Errors in Measurement
Error? No ... you didn't measure it wrong ... this is about accuracy. 
Measuring instruments are not exact!
Degree of Accuracy
Accuracy depends on the instrument you are measuring with. But as a general rule:
Examples:
When your instrument measures in "1"s then any value between 6½ and 7½ is measured as "7" 

When your instrument measures in "2"s then any value between 7 and 9 is measured as "8" 
Notice that the arrow points to the same spot, but the measured values are different!
Plus or Minus
We can show the error using the "Plus or Minus" sign:  ± 
When the value could be between 6½ and 7½ 7 ±0.5 The error is ±0.5 

When the value could be between 7 and 9 8 ±1 The error is ±1 
Example: a fence is measured as 12.5 meters long, accurate to 0.1 of a meter
Accurate to 0.1 m means it could be up to 0.05 m either way:
Length = 12.5 ±0.05 m
So it could really be anywhere between 12.45 m and 12.55 m long.
Absolute, Relative and Percentage Error
But ... when measuring we don't know the actual value! So we use the maximum possible error.
In the example above the Absolute Error is 0.05 m
What happened to the ± ... ? Well, we just want the size (the absolute value) of the difference.
We don't know the actual measurement, so the best we can do is use the measured value:
Relative Error =  Absolute Error 
Measured Value 
Let us see them in an example:
Example: fence (continued)
Length = 12.5 ±0.05 m
So:
Absolute Error = 0.05 m
And:
Relative Error =  0.05 m  = 0.004 
12.5 m 
And:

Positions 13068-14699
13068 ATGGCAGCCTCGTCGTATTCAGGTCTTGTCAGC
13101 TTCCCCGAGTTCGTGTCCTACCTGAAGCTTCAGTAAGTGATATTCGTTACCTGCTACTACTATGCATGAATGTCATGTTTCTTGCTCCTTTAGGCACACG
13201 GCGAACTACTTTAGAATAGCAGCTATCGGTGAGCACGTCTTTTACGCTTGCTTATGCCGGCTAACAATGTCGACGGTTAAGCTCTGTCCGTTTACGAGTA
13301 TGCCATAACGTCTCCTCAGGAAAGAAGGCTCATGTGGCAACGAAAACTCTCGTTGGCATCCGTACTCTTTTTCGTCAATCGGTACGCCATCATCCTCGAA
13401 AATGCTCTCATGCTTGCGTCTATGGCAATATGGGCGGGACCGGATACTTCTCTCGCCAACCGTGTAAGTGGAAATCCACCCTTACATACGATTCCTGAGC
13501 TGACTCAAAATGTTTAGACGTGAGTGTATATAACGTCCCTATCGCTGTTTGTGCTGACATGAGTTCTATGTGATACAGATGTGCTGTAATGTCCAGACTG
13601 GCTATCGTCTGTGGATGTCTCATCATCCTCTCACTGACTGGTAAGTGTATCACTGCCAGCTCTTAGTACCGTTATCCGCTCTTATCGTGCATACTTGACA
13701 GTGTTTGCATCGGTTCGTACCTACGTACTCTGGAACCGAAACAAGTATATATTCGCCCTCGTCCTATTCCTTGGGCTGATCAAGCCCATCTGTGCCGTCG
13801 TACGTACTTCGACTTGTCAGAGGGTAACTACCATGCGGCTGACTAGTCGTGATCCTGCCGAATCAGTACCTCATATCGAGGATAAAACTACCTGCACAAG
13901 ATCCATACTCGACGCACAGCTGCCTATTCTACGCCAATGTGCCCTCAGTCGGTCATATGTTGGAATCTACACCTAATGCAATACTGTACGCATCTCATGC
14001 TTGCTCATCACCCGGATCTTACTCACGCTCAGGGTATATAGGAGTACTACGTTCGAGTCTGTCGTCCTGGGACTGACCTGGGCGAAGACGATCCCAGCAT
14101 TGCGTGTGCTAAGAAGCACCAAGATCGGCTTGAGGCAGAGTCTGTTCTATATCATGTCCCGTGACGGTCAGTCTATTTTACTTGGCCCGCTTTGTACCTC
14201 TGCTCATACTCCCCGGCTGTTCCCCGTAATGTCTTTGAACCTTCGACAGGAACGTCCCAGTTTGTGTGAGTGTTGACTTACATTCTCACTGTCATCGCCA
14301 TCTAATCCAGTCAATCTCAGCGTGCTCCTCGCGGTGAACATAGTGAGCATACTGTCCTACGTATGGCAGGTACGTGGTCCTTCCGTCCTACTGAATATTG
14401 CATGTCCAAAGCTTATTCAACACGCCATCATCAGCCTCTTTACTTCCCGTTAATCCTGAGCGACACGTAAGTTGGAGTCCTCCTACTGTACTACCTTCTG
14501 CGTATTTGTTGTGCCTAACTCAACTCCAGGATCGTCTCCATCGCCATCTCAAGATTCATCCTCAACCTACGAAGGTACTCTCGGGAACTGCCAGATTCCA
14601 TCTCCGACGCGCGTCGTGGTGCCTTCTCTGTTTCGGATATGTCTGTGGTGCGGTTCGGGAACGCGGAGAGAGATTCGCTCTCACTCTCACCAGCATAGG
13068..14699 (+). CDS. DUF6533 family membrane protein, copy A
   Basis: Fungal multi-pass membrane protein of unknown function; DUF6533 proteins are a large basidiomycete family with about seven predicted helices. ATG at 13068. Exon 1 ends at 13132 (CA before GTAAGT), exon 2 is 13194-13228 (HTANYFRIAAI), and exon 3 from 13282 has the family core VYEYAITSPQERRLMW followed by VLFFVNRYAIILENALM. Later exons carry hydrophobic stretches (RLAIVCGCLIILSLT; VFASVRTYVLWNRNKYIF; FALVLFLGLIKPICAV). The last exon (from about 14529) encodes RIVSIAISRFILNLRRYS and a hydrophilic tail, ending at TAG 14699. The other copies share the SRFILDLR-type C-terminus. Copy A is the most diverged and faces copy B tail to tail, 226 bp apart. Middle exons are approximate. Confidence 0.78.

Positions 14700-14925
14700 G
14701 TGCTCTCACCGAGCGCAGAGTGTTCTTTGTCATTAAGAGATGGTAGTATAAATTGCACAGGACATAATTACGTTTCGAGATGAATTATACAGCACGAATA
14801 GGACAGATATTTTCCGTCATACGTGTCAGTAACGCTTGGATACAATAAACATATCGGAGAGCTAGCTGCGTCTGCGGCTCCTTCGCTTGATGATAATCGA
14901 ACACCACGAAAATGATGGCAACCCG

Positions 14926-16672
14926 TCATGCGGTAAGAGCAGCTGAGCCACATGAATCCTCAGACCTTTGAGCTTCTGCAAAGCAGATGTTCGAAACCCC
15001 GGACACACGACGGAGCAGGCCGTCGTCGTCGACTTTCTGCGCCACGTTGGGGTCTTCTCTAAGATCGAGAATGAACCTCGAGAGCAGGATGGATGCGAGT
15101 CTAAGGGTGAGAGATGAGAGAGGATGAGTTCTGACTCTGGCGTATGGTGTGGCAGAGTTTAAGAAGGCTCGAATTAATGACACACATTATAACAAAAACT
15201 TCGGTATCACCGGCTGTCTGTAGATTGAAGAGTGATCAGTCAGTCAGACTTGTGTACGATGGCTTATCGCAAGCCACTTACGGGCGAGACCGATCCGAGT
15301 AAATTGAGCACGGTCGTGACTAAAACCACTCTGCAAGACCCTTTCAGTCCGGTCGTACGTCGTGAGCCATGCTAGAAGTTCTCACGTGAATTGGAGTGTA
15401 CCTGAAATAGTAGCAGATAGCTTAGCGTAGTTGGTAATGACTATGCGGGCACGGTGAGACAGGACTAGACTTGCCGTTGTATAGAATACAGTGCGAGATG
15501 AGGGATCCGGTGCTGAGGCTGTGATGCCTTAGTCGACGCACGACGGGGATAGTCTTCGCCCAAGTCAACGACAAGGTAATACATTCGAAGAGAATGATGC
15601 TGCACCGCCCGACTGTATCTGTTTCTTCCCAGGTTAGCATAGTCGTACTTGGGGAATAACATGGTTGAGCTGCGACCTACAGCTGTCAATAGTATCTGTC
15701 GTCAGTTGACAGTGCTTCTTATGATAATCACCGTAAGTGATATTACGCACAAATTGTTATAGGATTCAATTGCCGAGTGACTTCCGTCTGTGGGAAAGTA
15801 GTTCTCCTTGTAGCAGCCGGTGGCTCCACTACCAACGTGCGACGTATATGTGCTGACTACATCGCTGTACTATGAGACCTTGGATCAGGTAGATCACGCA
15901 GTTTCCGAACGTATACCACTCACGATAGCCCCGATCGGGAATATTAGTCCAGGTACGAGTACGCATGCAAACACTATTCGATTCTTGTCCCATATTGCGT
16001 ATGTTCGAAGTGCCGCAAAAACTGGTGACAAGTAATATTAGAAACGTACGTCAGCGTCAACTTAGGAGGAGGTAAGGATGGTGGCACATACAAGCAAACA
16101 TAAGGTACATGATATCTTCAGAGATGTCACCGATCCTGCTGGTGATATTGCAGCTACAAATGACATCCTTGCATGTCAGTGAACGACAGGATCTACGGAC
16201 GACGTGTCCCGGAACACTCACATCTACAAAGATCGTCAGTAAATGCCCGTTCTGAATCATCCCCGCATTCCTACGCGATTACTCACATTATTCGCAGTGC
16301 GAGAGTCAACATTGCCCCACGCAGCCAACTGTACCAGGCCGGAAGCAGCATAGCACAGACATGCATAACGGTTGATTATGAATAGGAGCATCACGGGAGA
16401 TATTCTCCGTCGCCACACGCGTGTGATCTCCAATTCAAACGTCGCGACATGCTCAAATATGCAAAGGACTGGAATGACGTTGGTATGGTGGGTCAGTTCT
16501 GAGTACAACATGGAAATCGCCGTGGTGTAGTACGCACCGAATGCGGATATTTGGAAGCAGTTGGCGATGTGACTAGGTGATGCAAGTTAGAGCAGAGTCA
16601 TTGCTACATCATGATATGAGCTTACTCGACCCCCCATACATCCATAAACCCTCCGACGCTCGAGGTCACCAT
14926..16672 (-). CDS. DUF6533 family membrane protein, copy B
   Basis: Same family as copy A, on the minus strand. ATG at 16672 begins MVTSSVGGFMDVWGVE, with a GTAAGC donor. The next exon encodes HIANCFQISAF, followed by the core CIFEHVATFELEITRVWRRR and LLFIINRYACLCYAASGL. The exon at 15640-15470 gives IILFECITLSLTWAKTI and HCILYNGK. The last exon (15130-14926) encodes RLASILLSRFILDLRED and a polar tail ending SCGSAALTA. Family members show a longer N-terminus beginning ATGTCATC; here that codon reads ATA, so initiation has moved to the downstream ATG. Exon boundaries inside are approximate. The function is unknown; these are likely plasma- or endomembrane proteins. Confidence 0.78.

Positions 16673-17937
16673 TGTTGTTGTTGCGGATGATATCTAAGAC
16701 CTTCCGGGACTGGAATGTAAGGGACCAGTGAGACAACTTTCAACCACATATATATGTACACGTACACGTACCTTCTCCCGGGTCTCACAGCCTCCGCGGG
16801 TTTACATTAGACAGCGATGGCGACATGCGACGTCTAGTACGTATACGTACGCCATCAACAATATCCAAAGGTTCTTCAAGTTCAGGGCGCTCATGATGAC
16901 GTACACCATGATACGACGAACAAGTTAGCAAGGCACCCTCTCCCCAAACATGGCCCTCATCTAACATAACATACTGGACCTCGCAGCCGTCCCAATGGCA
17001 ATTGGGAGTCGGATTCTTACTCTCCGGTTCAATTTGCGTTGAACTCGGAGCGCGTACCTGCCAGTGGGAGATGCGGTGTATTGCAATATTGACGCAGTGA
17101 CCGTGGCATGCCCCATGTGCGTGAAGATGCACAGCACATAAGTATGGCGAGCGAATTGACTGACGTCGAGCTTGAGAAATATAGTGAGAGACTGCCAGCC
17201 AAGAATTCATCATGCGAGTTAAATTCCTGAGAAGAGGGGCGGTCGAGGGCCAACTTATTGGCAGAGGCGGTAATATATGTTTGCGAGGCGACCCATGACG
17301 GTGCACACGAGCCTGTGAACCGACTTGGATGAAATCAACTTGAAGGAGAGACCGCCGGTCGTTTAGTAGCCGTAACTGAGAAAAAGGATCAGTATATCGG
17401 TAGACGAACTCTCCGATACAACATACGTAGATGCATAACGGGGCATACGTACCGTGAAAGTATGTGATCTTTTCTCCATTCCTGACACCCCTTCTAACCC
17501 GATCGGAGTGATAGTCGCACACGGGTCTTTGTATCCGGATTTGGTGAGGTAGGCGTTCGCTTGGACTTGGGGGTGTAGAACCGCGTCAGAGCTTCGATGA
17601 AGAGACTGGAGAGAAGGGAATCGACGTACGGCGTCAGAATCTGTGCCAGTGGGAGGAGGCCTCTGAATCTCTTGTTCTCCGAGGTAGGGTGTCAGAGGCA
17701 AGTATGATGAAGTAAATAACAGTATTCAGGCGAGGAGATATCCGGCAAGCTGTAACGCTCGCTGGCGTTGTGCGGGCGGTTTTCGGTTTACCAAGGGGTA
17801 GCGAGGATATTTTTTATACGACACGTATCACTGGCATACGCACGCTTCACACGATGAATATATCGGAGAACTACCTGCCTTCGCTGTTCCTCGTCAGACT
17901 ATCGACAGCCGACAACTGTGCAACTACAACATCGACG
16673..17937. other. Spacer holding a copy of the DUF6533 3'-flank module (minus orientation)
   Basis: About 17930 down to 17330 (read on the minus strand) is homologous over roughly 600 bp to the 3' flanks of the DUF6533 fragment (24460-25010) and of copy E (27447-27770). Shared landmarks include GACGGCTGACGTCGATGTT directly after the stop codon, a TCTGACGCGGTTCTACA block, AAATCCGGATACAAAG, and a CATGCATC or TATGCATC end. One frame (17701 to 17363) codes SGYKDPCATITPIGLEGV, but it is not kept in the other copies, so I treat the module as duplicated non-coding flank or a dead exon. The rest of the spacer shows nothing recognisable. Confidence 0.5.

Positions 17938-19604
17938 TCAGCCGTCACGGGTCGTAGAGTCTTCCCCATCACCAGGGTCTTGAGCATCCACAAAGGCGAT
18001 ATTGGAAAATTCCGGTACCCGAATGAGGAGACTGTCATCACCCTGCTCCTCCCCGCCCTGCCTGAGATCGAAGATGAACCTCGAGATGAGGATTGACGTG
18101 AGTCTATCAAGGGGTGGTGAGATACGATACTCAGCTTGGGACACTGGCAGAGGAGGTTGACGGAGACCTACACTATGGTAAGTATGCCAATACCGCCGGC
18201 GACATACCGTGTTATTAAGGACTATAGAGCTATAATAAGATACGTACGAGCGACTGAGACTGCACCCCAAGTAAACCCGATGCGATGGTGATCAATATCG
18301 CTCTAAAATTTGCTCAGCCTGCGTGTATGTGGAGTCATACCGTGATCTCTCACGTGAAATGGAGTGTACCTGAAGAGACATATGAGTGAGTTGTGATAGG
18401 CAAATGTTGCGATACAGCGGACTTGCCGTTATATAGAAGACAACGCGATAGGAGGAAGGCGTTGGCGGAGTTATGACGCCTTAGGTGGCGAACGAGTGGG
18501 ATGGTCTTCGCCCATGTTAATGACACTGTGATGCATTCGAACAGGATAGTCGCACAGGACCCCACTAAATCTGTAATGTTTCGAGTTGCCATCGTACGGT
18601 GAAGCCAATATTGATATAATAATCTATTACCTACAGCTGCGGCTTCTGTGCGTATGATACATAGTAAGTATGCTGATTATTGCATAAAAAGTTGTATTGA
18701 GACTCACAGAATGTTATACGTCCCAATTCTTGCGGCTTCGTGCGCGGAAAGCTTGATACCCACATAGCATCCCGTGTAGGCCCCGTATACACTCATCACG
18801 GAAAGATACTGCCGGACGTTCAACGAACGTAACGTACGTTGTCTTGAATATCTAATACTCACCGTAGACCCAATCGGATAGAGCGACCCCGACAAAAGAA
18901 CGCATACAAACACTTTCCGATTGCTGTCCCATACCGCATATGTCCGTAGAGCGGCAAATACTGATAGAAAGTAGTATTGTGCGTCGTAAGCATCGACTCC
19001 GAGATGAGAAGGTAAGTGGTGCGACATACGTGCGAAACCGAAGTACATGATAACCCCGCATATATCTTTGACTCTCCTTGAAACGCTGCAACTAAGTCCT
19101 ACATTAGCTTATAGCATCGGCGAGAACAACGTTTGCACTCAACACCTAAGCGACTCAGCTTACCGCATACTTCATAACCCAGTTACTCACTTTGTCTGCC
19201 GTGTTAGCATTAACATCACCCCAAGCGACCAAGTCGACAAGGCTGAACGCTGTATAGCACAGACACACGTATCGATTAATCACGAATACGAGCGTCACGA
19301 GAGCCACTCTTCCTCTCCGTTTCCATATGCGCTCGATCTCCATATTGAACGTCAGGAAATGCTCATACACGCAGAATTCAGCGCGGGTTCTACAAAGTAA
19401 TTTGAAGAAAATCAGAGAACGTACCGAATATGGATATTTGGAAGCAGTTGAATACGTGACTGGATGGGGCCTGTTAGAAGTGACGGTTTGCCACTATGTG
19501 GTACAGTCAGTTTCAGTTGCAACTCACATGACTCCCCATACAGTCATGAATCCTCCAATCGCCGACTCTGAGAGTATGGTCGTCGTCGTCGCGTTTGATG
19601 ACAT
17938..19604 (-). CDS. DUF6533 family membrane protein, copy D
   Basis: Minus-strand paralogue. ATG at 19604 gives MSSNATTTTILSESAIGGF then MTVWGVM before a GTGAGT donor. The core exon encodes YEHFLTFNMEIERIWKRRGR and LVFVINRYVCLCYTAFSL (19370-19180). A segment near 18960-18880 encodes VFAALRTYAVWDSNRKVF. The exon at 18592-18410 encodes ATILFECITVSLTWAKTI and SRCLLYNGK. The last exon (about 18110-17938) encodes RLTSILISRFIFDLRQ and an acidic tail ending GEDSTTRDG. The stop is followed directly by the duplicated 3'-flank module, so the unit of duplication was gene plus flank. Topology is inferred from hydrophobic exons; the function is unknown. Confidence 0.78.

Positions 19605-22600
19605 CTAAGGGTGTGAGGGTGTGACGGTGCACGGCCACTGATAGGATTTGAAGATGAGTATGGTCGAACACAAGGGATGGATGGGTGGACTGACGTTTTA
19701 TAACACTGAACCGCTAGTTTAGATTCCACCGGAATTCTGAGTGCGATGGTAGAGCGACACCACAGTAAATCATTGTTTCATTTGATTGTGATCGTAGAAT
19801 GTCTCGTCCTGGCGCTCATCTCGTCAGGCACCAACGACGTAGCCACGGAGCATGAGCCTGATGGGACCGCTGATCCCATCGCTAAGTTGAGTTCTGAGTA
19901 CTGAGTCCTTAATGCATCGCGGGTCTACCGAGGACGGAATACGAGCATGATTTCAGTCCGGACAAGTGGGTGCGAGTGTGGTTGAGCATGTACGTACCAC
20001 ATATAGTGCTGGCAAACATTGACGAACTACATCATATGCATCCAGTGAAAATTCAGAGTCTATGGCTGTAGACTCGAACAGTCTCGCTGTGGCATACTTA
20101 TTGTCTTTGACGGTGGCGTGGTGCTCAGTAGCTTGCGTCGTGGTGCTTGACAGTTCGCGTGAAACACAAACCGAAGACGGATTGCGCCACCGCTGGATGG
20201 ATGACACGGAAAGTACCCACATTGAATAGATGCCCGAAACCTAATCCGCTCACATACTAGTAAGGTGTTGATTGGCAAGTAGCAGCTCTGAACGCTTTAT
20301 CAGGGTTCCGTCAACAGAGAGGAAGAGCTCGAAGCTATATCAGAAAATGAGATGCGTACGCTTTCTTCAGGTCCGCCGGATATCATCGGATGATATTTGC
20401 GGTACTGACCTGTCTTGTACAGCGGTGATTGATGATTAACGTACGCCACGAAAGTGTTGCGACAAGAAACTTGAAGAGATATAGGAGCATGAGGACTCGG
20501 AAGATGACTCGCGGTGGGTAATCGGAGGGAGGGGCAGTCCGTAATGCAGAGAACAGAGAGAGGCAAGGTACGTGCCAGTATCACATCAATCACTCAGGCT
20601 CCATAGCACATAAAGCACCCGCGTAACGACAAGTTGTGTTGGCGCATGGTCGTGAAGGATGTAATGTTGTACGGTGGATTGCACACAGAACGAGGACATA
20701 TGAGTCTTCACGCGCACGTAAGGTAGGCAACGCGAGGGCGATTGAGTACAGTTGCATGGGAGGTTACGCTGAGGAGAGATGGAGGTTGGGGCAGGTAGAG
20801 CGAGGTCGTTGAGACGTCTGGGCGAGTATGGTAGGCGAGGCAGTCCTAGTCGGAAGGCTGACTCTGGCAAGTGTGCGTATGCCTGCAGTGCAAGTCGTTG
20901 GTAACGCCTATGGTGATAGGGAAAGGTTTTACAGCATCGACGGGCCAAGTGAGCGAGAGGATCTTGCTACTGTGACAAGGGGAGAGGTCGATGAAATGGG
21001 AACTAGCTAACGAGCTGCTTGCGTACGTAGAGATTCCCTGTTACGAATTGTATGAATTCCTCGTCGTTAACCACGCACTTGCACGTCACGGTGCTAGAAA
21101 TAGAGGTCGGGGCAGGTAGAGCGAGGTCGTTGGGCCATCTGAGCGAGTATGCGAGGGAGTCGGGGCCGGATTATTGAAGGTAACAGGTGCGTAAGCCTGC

Percentage Error = 0.4%
More examples:
Example: The thermometer measures to the nearest 2 degrees. The temperature was measured as 38° C
The temperature could be up to 1° either side of 38° (i.e. between 37° and 39°)
Temperature = 38 ±1°
So:
Absolute Error = 1°
And:
Relative Error =  1°  = 0.0263... 
38° 
And:
Percentage Error = 2.63...%
Example: You measure the plant to be 80 cm high (to the nearest cm)
This means you could be up to 0.5 cm wrong (the plant could be between 79.5 and 80.5 cm high)
Height = 80 ±0.5 cm
So:
Absolute Error = 0.5 cm
And:
Relative Error =  0.5 cm  = 0.00625 
80 cm 
And:
Percentage Error = 0.625%
Area
When working out areas you need to think about both the width and length ... they could both be the smallest possible measure, or both the largest.
Example: Alex measured the field to the nearest meter, and got a width of 6 m and a length of 8 m.
Measuring to the nearest meter means the true value could be up to half a meter smaller or larger.
The width (w) could be from 5.5m to 6.5m:
The length (l) could be from 7.5m to 8.5m:
The area is width × length:
The smallest possible area is: 5.5m × 7.5m = 41.25 m^{2}
The measured area is: 6m × 8m = 48 m^{2}
And the largest possible area is: 6.5m × 8.5m = 55.25 m^{2}
Absolute, Relative and Percentage Error for Areas
The only tricky thing here is ... which is the absolute error?
 From 41.25 to 48 = 6.75
 From 48 to 55.25 = 7.25
Answer: pick the biggest one! So:
Absolute Error = 7.25 m^{2}
Relative Error =  7.25 m^{2}  = 0.151... 
48 m^{2} 
Percentage Error = 15.1%
(Which is not very accurate, is it?)
Volume
And volume has three measurements: width, length and height!
Example: Sam measured the box to the nearest 2 cm, and got 24 cm × 24 cm × 20 cm
Measuring to the nearest 2 cm means the true value could be up to 1 cm smaller or larger.
The three measurements are:
 24 ±1 cm
 24 ±1 cm
 20 ±1 cm
Volume is width × length × height:
The smallest possible Volume is: 23cm × 23cm × 19cm = 10051 cm^{3}
The measured Volume is: 24cm × 24cm × 20cm = 11520 cm^{3}
The largest possible Volume is: 25cm × 25cm × 21cm = 13125 cm^{3}
And so we get:
Absolute, Relative and Percentage Error for Volumes
Absolute error:
 From 10051 to 11520 = 1469
 From 11520 to 13125 = 1605
Pick the biggest one:
Absolute Error = 1605 cm^{3}
Relative Error =  1605 cm^{3}  = 0.139... 
11520 cm^{3} 
Percentage Error = 13.9%